perform some initial authentication and then the actual SQL requests may then be permitted to flow
directly to the data server.
Two-Tier Architecture on the Web
Here we have the user's PC running a browser, which is connected via the web to a server. This is a
lightweight website because the web server, the script processor and the database software are all held
on one machine. Thus we have a two-tier system: PC/Browser and Web Server. In this case, the
connection is between the script interpreter and the database.
Note that the way we use the word "connection" in this scenario is not the connection from the
browser to the web site. In a two-tier system both the SQL requester and the datastore ends of the
connection are on the same machine. The connection here is only a logical channel through the
server's memory; there is no need for an external physical connection as in some other scenarios.
Three-Tier Architecture on the Web
As with a web server, the datastore may be on the same server or a separate machine(s). This
architecture is the logical next move when the two-tier system (above) becomes overloaded. Just as with
the 3-tier LAN system, we have moved the DBMS to another physical machine and have thus been able
to optimize the hardware and OS to support reliability, security and scaling of a data store. The web
server can also then be re-optimized for serving pages and executing scripts without having to
accommodate a data service.
The front end shifts further from the SQL requester in a three-tier system. The front end (point of user
interface) becomes the PC running a Browser. The SQL requester is the business logic software on the
web server, not the user's PC. The web server will then pass information back and forth to the end
n-Tier Architecture on the Web
An n-tier system has the server tasks divided among more servers than the three-tier system. Now we
have divided the web server into three parts, one to handle the web services, one to handle the sessions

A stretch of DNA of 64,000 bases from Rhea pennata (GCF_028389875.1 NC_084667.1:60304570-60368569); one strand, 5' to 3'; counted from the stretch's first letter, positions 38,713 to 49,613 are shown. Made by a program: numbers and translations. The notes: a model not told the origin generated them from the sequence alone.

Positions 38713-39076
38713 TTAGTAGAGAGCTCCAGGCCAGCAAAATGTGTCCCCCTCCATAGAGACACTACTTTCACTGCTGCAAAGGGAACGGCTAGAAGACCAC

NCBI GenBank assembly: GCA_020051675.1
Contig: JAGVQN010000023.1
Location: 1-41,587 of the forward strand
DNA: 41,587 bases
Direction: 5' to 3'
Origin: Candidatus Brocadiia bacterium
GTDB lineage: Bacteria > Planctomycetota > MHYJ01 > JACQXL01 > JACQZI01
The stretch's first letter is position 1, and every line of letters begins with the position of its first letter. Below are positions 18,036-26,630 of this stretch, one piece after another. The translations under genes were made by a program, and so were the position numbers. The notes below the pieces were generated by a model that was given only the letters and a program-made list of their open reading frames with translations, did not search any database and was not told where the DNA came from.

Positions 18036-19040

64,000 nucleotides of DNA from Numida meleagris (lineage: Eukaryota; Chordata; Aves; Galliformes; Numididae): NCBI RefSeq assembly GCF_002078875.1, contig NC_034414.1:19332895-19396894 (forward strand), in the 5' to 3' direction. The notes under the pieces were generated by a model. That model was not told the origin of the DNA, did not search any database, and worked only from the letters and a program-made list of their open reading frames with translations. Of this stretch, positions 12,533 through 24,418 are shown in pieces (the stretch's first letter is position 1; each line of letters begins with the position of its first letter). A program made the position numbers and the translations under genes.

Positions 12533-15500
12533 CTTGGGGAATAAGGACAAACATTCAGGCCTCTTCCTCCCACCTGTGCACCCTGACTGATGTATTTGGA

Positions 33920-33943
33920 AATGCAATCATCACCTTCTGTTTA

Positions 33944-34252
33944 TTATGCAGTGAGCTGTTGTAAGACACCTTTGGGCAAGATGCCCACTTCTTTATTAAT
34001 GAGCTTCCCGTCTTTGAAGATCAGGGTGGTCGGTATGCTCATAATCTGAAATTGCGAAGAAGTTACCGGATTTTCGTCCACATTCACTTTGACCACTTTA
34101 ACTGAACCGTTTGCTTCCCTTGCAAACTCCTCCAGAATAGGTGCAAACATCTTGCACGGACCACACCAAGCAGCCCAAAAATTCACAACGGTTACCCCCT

and a third to perform the business logic (run the bulk of the scripts). Our connection now links the
business logic layer and the data store. As in every case in a "tiered" system (2-, 3-, and n-tier) the
connection runs between the data server (DBMS) and the next layer up.
(Click image for full size)
In the graphic below, the hardware and software is the same, but we see that more than one server in an
n-tier system can establish connections and pass SQL statements to the Data Server (DBMS). Here the
session server passes and receives data via SQL statements. Thus within one site we may have two or
more servers creating connections and passing SQL statements to a DBMS. We expand further on this
idea in the section titled Data Warehousing below.
(Click image for full size)
Mainframe and Terminals
A mainframe/terminal system resembles the two-tiered system described earlier. However, the
terminals and mainframe are usually in one facility and thus the connection is normally through
dedicated wiring and not through the Internet. Second, the terminal has a minimum of processing
power, so it is controlled by the mainframe. As of 2001, this system is mostly limited to older
installations or high security systems.
(Click image for full size)
Mainframe and Terminals with a Separate Datastore
A mainframe can split off the data server in the same way that our LAN and website examples did when
moving from two- to three-tier architectures. In this scenario we see that the mainframe handles the
business logic but for data it sends a SQL statement out to a data server running a DBMS. The
connection is from the business logic mainframe to the Data Server.
Mainframe to Mainframe
In each of the scenarios above there is a person involved. An employee (hopefully smiling and fully
vested) sits at the desktop PC or a customer (hopefully with a loose wallet) sits at the other end of the
Internet on a PC with a browser. But SQL can also handle communications about data between
machines with no person involved. In fact SQL is a common language to establish communication
between legacy systems with completely different hardware, operating systems and software (and
probably incompatible administrators to boot).
In this graphic we see that an IBM mainframe is able to get information on customers from a VAX
mainframe. Although there is a SQL Requester there is no front end because there are no humans